Since reading The German Solution: Saving Books by Keeping Them Expensive I have felt that I should write a brief post to get some things off my chest. This is mainly from a customer point of view, as I don’t know enough about the bookselling business to voice an objective opinion.
Having grown up in Germany I am well aware of how expensive books can be over there and personally I hardly buy any German books now. For starters, I would not buy German translations of English or American titles as I might as well read them in the original. But it’s also because I could not afford to buy all the books I consume if I lived in Germany.
What bugs me about Buchpreisbindung is this:
1. What about people who cannot afford to buy books at about 10 euros per book? How many books could you afford to buy and how many do you read on average per month?
At the moment I could afford about 2 paperbacks at 10 euros each. So if I wanted to read a book that’s a hardcover and costs 18 euros I could only buy one book for that month. Of course I would opt for a more difficult or thicker book just to make it last through the month then, rather than buy an easy read. So if you saw me with my hardcover 18 euros book you might think I’m very clever or well-read, but maybe I’m just trying to make it last longer by challenging myself. Who says that reading 15 Mills & Boons isn’t good for me instead?
2. A higher price suggests it’s more important.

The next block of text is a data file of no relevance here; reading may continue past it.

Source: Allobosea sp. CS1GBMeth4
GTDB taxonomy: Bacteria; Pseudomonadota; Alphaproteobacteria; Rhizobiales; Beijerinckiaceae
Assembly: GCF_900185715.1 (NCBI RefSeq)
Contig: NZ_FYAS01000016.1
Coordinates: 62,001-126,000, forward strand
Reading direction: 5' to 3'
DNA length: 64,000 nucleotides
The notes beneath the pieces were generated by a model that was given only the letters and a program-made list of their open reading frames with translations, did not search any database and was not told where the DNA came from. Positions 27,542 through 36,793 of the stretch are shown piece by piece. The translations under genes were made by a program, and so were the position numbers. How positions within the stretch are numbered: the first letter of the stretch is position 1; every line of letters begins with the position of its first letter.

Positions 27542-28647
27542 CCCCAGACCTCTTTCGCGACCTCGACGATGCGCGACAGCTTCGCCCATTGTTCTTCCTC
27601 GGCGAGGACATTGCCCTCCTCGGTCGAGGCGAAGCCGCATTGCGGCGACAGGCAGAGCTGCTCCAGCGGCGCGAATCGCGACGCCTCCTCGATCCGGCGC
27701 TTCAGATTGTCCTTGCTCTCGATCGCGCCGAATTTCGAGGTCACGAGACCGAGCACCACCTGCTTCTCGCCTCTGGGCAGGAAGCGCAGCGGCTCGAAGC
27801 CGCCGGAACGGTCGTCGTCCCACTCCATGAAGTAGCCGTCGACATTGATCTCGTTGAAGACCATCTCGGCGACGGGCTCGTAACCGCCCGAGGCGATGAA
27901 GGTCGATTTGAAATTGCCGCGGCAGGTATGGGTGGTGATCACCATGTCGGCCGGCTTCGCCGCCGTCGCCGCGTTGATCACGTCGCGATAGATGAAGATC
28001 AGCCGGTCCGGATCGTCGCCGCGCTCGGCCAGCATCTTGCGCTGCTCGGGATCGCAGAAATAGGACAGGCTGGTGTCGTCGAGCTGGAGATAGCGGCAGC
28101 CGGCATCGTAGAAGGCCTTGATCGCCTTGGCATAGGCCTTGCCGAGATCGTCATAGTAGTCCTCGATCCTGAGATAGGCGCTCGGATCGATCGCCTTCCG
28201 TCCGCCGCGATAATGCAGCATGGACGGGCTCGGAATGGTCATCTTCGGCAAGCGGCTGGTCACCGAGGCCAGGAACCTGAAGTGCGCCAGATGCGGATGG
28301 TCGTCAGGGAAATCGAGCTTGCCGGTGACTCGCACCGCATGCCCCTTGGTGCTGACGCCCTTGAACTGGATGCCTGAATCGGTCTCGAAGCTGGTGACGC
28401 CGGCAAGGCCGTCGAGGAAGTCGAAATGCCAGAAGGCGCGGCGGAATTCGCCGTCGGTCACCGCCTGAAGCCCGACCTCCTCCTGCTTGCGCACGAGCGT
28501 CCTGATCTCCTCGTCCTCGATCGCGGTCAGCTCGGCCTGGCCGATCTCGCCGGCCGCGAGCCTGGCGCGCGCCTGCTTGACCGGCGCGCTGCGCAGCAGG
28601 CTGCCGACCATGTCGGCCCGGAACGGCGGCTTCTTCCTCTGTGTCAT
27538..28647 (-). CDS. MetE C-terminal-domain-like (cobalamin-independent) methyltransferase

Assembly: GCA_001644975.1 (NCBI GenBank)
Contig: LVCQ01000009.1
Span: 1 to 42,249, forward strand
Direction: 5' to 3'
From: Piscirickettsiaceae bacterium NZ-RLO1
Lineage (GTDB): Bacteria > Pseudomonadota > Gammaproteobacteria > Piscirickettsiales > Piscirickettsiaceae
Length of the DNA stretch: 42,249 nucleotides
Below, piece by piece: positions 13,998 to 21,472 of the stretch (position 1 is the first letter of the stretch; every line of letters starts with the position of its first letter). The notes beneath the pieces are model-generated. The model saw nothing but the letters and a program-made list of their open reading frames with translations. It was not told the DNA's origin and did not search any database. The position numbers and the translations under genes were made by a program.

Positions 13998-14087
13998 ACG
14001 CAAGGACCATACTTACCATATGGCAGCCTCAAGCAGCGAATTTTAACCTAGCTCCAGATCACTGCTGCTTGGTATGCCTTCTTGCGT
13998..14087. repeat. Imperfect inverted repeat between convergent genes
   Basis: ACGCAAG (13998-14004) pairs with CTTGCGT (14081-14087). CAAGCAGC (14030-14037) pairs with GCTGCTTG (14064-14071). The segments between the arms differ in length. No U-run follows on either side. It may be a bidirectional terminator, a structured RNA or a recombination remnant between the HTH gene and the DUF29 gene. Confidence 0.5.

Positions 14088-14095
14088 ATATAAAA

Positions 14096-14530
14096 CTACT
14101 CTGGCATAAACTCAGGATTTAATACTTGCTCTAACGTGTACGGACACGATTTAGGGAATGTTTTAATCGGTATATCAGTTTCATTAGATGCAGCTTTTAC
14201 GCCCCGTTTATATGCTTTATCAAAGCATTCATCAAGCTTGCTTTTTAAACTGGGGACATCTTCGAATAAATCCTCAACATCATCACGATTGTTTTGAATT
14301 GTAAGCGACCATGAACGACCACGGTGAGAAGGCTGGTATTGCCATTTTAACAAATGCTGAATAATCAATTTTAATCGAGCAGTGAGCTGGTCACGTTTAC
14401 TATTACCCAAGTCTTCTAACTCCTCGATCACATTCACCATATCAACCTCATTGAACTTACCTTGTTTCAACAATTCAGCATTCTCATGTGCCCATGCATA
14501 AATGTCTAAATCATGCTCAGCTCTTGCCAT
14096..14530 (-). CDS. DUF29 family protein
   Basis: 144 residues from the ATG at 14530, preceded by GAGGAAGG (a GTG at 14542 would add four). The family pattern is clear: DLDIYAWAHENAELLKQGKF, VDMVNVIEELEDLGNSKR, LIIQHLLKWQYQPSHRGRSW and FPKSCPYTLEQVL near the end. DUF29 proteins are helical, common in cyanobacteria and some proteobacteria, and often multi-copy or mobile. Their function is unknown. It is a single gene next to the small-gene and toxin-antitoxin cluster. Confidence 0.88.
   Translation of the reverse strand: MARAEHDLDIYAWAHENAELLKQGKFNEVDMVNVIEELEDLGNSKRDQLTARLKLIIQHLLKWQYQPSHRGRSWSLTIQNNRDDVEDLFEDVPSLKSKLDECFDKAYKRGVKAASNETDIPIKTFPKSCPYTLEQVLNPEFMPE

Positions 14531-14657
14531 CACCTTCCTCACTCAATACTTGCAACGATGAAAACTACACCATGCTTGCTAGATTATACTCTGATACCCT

Content doesn’t have to do anything with the price in the Buchpreisbindung scenario but in the end it’s just a book. It’s there to be consumed, not cherished (unless you are a collector or that book is one you’ll read several times because it’s so good). Culture should be accessible to everyone and a higher price makes whatever the goods are more inaccessible to poorer people.
3. People will shop elsewhere. Internet-savvy people will just order their books from a different country.
I have ordered German books in the UK and sent them over to family members and that was still cheaper than if they had bought them there. Crazy!
And before you say it – let me get to libraries.
Most libraries in Germany charge membership fees. These can range from 20 euros to 40 euros per year (depending on where you live) and there are normally concession available. Children can go for free but if you’ve lost adults earlier on you will have difficulties getting them in as parents. And chil;dren don’t normally come to the library by themselves, do they.
As a student I wasn’t a public library member simply because it cost too much. Yes, if they had had all the books I read it could have been worthwhile to join but they had hardly any of the books I wanted.
I am in favour of a proper apprenticeship for booksellers but that doesn’t necessarily have anything to do with Buchpreisbindung. If someone is meant to do a job well and with pride they need to be trained. If you don’t train people (in whatever profession) they are not going to be able to deliver a high-quality service, and they might move on as soon as something better/better-paid/better-regarded comes along. Train your staff!
And don’t get me started on Borders. They would have not survived with Buchpreisbindung either. They might have looked all shiny and grand to the customer but behind the scenes it was not like that. There wasn’t much expertise or value.
It’s all very well saying that Germany values reading and sees it as “proper culture” but don’t forget about who gets left behind, who doesn’t feel it’s for them (because it’s a middle class hobby), who can’t afford to get their hands on books.
PS. Apparently three in 10 UK children don’t own any books. In Germany it’s 13.7% (how did I get to 13.7%? See link1 and link2, and hopefully I calculated correctly). That’s only half of the number in the UK. But will that number stay constant once people have more financial difficulties?